“Fruit of the Dead” is a Wellspring of Life

With its role in the lore of a great many cultures throughout time, the complex mystique of the Pomegranate extends well beyond its literal design. Pomegranate fruit, known for its cavernous interior packed with delightful juice-covered seeds (formally known as “arils”), is believed to have been domesticated as early as the 5th millenium BC, and is native to the region stretching from modern-day Iran to northern India.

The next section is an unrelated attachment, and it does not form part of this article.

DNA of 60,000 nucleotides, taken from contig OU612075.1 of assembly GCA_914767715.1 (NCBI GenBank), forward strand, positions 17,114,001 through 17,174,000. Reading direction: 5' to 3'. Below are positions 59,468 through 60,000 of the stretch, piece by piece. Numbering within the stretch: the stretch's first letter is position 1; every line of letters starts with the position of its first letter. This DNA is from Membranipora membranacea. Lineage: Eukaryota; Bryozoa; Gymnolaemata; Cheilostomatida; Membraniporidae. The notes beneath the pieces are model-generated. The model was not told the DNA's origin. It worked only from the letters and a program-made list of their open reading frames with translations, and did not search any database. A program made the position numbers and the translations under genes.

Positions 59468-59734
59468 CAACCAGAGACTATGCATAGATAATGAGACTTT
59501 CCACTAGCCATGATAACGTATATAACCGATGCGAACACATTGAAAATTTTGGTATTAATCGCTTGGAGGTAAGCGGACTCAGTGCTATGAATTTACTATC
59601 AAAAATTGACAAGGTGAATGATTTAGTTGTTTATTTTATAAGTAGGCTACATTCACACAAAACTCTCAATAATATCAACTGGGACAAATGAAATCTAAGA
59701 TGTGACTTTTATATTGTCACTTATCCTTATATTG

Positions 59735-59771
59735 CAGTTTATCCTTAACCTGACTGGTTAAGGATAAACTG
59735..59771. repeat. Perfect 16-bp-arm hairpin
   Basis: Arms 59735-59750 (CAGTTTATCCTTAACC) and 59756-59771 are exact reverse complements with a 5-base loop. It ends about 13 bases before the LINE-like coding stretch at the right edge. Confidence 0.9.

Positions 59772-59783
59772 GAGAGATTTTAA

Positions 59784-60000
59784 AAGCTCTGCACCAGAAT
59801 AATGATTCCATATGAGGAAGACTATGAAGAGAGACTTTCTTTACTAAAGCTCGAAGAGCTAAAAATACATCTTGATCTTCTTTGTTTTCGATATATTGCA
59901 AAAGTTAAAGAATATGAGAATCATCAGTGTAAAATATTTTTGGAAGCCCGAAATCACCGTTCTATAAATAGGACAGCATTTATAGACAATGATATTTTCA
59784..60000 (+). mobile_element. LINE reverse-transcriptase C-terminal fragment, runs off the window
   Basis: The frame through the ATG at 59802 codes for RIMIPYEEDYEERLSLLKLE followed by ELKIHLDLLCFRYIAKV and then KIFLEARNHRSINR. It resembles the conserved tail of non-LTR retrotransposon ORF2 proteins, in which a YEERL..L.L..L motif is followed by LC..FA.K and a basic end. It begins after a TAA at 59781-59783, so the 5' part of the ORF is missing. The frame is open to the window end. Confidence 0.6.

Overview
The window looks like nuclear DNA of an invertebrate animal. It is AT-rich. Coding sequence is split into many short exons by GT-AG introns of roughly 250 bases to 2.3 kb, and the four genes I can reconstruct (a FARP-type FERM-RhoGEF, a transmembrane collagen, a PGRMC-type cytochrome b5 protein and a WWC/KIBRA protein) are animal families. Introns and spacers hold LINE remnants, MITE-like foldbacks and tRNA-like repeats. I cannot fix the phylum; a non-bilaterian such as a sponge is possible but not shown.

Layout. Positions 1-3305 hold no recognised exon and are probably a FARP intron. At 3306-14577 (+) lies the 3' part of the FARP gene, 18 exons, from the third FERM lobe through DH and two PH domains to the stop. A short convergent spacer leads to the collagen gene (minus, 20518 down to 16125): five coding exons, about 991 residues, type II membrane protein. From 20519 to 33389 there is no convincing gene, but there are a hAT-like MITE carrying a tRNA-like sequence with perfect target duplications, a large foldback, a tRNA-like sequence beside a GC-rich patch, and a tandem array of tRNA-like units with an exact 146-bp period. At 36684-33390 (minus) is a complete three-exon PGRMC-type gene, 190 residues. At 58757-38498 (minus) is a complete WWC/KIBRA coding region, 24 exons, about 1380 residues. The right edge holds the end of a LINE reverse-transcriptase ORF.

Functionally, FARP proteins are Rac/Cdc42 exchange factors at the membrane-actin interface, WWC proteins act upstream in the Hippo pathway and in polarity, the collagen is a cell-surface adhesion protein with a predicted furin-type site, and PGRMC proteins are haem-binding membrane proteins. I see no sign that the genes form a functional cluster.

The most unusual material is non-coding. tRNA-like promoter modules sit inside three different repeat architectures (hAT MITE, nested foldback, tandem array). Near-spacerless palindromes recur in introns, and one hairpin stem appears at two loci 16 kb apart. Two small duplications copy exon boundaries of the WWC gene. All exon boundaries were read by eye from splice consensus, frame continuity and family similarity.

The Pomegranate was thought by the Ancient Greeks to have sprung from the blood of Adonis, and was also referred to as the “fruit of the dead,” based on the myth of Persephone. In modern times, Greeks still revere the Pomegranate fruit, and present it as a gift to new homeowners as a symbol of abundance, fertility and luck. It is also mentioned extensively in Hebrew and Christian texts, represents fertility, abundance and marriage in Armenian culture, and is a central reflection of Azerbaijani heritage.

Rich in Vitamin C, Vitamin K and Folate, the Pomegranate fruit has become a popular source of nutrition across the United States, and is grown extensively throughout Southern California.